My new program to certify mortgage loan officers (LOs), which will become operational early next year, will focus on two features that are critically important to borrowers: price integrity and decision support.
Last Saturday's article in this series discussed price integrity, which requires LOs to quote complete prices that include all price dimensions, and valid prices the lender is prepared to honor. LOs offering price integrity do not understate the prices they quote to mortgage shoppers in order to corral them as clients, and do not overstate the price when they lock it for an already committed client.
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Decision support means that the LO offers expert counsel to the borrower on the type of mortgage, and the combination of interest rate and upfront fees on that mortgage type, that best meets the borrower's needs. These decisions, which can have very important consequences for the borrower in future years, are often made in haste, subject to bias or questionable rules of thumb, with little or no consideration of alternatives. Here are some common examples:
• Some borrowers opt for 30-year fixed-rate mortgages for no other reason than its popularity, without considering the possibility that an adjustable-rate mortgage, or ARM, would reduce their interest cost over the period they are likely to have it.
• Some borrowers opt for ARMs for no other reason than their relatively low initial monthly payment, without considering the risk of future payment increases.
• Some borrowers select the rate/fee combination that involves the lowest upfront fee without considering what this will cost them in higher interest payments down the road.
• Some borrowers fail to take advantage of their transaction being close to a pricing "notch point," where a small reduction in the loan amount or increase in fees will reduce their interest rate.
• Strangest of all, some borrowers select an FHA over a comparable conventional mortgage, disregarding that the FHA is more costly.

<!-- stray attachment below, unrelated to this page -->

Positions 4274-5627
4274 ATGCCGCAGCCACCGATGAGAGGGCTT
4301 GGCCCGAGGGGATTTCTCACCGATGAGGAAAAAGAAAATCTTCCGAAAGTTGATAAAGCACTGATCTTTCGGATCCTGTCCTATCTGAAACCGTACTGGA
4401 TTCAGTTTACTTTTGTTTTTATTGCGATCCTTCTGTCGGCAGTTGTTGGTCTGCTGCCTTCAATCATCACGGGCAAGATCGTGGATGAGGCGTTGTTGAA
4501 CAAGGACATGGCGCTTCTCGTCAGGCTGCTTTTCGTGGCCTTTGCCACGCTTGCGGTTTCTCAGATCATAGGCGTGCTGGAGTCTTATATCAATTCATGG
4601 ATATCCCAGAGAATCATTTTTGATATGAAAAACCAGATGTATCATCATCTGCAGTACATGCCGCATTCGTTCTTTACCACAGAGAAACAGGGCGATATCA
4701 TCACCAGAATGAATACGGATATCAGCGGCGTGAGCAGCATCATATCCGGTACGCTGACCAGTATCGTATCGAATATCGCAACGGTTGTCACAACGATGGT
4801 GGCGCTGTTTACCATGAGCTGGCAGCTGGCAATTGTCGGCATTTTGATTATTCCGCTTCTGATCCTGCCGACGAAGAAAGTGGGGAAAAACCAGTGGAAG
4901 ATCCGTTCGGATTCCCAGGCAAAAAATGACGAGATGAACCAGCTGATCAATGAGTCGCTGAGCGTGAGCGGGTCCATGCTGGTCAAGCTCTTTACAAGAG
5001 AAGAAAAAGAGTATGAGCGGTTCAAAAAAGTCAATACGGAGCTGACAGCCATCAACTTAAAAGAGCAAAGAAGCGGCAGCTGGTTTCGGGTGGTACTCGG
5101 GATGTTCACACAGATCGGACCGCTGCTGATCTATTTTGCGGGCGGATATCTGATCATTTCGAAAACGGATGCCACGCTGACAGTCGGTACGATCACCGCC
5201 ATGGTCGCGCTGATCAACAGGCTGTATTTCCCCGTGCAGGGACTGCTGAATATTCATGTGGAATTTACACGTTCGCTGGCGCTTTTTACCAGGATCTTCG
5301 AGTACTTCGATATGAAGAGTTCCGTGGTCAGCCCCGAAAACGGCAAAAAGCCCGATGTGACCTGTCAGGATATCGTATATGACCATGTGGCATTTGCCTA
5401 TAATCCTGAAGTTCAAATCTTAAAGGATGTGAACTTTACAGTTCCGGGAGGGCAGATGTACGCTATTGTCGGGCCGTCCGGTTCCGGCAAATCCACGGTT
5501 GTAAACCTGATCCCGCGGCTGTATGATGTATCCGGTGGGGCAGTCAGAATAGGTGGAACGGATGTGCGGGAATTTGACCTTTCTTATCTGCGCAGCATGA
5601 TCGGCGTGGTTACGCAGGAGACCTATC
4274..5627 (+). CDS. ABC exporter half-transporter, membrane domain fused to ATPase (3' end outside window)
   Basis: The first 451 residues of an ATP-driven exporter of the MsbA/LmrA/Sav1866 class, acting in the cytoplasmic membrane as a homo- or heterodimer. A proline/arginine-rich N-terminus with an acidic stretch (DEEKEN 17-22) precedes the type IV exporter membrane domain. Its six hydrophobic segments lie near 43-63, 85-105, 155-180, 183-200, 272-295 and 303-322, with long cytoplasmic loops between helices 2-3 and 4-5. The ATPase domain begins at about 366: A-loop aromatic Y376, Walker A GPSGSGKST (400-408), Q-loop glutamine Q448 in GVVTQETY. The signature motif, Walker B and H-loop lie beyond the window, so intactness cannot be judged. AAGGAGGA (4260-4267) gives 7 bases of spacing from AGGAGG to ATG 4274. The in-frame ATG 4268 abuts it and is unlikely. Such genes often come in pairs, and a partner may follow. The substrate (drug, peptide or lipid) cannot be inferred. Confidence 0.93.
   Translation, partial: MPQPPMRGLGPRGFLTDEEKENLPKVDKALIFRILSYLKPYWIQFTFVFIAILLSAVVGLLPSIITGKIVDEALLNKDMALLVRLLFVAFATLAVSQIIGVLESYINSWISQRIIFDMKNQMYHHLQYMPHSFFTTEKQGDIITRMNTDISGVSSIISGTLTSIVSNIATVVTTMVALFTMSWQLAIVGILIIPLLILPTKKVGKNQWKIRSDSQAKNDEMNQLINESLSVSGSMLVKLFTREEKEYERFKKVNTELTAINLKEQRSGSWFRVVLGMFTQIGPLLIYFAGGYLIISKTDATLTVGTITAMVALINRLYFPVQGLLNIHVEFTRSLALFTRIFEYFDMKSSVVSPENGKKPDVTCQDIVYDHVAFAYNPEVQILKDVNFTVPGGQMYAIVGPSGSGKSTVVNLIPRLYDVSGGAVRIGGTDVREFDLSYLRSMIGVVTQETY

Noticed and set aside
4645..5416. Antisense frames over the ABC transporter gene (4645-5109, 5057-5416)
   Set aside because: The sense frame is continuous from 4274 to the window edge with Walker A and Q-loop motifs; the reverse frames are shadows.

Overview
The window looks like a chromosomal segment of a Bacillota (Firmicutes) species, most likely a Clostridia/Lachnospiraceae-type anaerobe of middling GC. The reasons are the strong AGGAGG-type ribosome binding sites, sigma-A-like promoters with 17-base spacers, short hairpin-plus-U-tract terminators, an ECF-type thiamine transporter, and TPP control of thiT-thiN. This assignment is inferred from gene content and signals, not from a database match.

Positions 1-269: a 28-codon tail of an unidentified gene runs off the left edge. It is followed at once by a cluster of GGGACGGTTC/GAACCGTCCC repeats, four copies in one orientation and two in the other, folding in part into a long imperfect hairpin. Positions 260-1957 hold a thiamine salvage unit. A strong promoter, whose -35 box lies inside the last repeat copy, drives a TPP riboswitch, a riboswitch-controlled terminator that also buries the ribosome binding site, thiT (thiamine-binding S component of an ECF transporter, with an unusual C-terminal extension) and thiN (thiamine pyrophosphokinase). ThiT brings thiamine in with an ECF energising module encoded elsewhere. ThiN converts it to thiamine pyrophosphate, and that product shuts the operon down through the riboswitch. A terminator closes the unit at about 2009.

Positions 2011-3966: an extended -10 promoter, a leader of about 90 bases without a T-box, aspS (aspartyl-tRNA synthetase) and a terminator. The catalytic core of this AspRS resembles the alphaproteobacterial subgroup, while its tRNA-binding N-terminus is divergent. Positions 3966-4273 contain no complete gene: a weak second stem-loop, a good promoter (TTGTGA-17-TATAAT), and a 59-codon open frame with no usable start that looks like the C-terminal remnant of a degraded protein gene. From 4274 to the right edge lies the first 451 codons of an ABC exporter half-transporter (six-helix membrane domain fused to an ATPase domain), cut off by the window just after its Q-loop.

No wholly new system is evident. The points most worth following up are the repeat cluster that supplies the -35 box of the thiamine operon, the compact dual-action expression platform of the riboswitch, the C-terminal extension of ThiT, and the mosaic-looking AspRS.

A good LO will prevent borrowers from making such mistakes, but many won't and there is no good way for a borrower to know in advance whether an LO will be helpful. The natural bias of LOs is in getting the deal done as soon as possible, and they have no financial stake in how it works out for the borrower in the future. If a borrower has made his or her own decision and expresses no interest in the LO's views, the natural tendency of the LO is to go along. This makes certifying LOs on the quality of decision support a formidable challenge.
We have confronted the challenge by developing a unique decision-support program with the following features:
• It calculates the total cost to the borrower of each type of mortgage, and each combination of interest rate and upfront fees, over the period the borrower expects to have the mortgage.
• Costs incurred at different times are adjusted for the time value of money.
• Tax savings and amortization are deducted from total costs.
• On ARMs, costs and payments are shown for both "no change" and "worst case" scenarios.
• Because comparative results in many cases depend on how long the borrower has the mortgage, which few borrowers know for sure, the program makes it easy to see how changes in the period affect the results.
The program forces the user to look at alternatives, and quantifies the differences between options. It does not eliminate the need for judgment, but informed judgment replaces preconception and bias.
To be certified by us, LOs must master the program, must inform borrowers that the program is available, and must offer to guide them through it. Some borrowers will refuse, but those who want expert help will be assured of receiving it.
While the certification process has not yet begun, the program is freely available on my website to anyone. Resourceful borrowers can access it on their own, and those who want to work with an LO don't have to wait for my certification. They can ask any LO they approach to work through the program with them. If the LO says no, that should tell you something about the LO.
• Contact Jack Guttentag via his website at mtgprofessor.com.